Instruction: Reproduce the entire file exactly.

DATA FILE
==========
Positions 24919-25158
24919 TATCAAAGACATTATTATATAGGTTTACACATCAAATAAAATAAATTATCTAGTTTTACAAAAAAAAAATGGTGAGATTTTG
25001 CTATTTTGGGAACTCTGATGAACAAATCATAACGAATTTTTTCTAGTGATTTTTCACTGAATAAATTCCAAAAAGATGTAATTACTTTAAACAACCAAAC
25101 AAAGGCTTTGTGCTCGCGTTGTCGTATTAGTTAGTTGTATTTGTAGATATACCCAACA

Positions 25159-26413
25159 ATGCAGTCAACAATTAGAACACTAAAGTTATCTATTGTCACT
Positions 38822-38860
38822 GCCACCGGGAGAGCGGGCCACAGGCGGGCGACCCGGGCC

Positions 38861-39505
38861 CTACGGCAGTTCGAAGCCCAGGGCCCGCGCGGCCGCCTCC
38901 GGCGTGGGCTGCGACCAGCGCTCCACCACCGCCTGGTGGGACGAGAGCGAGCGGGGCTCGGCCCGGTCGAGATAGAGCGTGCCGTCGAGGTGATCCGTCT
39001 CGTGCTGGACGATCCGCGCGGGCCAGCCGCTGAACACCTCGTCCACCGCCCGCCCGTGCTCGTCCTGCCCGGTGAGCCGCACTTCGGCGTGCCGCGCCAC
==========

Positions 24919-25158
24919 TATCAAAGACATTATTATATAGGTTTACACATCAAATAAAATAAATTATCTAGTTTTACAAAAAAAAAATGGTGAGATTTTG
25001 CTATTTTGGGAACTCTGATGAACAAATCATAACGAATTTTTTCTAGTGATTTTTCACTGAATAAATTCCAAAAAGATGTAATTACTTTAAACAACCAAAC
25101 AAAGGCTTTGTGCTCGCGTTGTCGTATTAGTTAGTTGTATTTGTAGATATACCCAACA

Positions 25159-26413
25159 ATGCAGTCAACAATTAGAACACTAAAGTTATCTATTGTCACT
Positions 38822-38860
38822 GCCACCGGGAGAGCGGGCCACAGGCGGGCGACCCGGGCC

Positions 38861-39505
38861 CTACGGCAGTTCGAAGCCCAGGGCCCGCGCGGCCGCCTCC
38901 GGCGTGGGCTGCGACCAGCGCTCCACCACCGCCTGGTGGGACGAGAGCGAGCGGGGCTCGGCCCGGTCGAGATAGAGCGTGCCGTCGAGGTGATCCGTCT
39001 CGTGCTGGACGATCCGCGCGGGCCAGCCGCTGAACACCTCGTCCACCGCCCGCCCGTGCTCGTCCTGCCCGGTGAGCCGCACTTCGGCGTGCCGCGCCAC